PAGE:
In order to correlate the observed phenotype with the differential emission of GLV esters, volatiles produced by as-AAT1 and Flora-Dade leaves either mock-inoculated or infected with Pst at 24 and 48 hpi were analyzed by GC-MS.
To manage the large amount of mass data, a multivariate data analysis was performed. In particular, a partial least square analysis (PLS) was carried out, defining compound abundance as the X variable, and harvest time (24 and 48 hpi) and genotype (FD; AAT 3677 and AAT 3936) as stepwise Y variables. The PLS analysis (Figure S4) showed that the first component (PC1) explained changes in the chemical composition along the time course of the infection (harvest time) while the metabolic alterations due to the genotype were clearly characterized by the second component (PC2). Both as-AAT1 infected transgenic samples showed an evident variation in their metabolic content compared to FD infected plants. The analysis of loading scatter plot identified the GLV esters as the main compounds contributing to the separation of the samples.
Levels of (Z)-3-hexenyl-acetate, -propionate, -isobutyrate, and -butyrate were specifically quantified. As shown in Figure S5, these four esters of (Z)-3-hexenol were differentially emitted by Flora-Dade plants upon infection with Pst, thus extending the previously described emission observed in Rio Grande plants (López-Gresa et al., 2017) to other tomato cultivars. It is worth noting that (Z)-3-hexenyl-butyrate displayed the highest levels of emission (around 50 ppm) in Flora-Dade leaves 24 h after the Pst inoculation, reaching values even higher than those used for the HB treatments (around 1 ppm). As expected, both as-AAT1 lines infected with Pst differentially emitted less GLV esters when compared with the corresponding Flora-Dade infected plants, displaying levels of emission similar to the mock-inoculated as-AAT1 leaves. Our results suggest that these GLVs may play a defensive role in tomato plants against bacterial infection.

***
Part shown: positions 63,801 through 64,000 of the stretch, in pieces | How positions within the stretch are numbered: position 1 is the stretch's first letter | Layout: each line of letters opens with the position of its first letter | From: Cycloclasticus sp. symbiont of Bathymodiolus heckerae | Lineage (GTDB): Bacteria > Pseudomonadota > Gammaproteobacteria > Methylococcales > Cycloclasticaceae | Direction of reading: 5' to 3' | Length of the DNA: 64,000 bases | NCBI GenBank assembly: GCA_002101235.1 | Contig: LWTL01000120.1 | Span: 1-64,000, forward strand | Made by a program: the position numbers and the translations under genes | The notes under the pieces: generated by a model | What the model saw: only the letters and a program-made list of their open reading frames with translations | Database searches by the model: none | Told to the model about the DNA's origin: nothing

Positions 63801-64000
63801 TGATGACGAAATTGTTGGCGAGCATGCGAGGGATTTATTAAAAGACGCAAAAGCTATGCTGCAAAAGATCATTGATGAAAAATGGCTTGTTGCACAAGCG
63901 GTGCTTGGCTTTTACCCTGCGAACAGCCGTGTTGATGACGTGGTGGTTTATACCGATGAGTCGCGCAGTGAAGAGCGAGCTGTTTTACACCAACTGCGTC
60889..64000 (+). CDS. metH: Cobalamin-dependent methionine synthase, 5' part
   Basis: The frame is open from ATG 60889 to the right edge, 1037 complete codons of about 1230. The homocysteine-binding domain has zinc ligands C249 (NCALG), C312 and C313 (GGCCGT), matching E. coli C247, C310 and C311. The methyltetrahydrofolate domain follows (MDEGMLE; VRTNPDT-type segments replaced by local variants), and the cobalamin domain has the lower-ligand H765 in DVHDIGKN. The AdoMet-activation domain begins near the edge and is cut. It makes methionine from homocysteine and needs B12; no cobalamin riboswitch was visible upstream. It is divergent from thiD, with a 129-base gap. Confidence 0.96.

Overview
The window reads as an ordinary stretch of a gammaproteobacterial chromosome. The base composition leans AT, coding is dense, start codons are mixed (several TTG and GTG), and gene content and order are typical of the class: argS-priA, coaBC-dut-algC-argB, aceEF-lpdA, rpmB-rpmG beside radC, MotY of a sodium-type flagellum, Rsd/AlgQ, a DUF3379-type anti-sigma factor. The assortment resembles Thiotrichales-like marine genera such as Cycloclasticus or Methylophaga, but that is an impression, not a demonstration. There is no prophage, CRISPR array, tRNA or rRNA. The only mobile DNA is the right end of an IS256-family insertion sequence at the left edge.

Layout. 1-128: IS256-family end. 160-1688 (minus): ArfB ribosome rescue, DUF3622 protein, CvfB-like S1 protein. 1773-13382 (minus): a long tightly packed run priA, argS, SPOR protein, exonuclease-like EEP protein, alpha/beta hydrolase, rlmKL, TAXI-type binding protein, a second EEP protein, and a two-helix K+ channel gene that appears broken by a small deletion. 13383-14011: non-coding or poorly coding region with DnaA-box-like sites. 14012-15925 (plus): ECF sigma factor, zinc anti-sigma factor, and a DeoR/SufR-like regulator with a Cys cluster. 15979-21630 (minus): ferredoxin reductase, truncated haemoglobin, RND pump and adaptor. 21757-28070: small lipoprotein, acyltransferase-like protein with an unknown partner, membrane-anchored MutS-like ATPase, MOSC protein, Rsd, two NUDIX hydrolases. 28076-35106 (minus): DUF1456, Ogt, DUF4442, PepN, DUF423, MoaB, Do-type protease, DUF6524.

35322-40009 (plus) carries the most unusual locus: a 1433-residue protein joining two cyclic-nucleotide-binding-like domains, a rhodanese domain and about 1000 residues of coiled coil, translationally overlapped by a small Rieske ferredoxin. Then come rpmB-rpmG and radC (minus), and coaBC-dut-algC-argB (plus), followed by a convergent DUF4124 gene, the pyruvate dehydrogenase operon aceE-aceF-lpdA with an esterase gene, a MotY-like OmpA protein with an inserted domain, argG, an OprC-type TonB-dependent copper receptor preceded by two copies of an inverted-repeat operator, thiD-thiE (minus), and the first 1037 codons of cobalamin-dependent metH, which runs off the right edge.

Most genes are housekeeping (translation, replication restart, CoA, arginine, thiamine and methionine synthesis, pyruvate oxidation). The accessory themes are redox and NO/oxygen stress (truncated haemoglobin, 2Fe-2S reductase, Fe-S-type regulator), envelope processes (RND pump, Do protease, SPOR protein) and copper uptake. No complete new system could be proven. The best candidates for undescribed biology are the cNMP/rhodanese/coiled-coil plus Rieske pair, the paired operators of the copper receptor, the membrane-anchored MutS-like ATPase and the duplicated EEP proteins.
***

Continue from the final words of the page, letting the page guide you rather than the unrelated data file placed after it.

To study the possible effect of GLV esters on bacterial-mediated stomatal closure, we measured the stomatal aperture ratio in as-AAT1 and Flora-Dade leaves, both before and 24 h after bacterial infection. As shown in Figure 4, before infection, both as-AAT1 lines had similar ratios of stomatal aperture to Flora-Dade. However, the stomata of Flora-Dade leaves displayed a reduction in the aperture ratio after Pst infection. Interestingly, stomatal closure did not occur in as-AAT1 infected leaves, exhibiting stomatal aperture ratios significantly higher than those observed in the Flora-Dade infected leaves. Our results are consistent with a model in which the increased susceptibility in as-AAT1 against Pst is caused by the reduced ability of these plants to close stomata upon infection due to the lack of the GLV esters emission in these plants. These results uncover a role of GLV esters, and particularly, of HB in stomatal defense.
Figure 4. Stomatal opening in Flora-Dade (FD) and AAT antisense transgenic plants infected with Pst. (A) Ratio of stomatal opening (r/R) in leaves of AAT1 lines (AAT3677 and AAT3936) and FD leaves 24 h after inoculation with Pst. An ANOVA test was performed and different letters indicate the statistical significances with a p-value < 0.05 (B) Representative images of stomata of FD and AAT infected plants.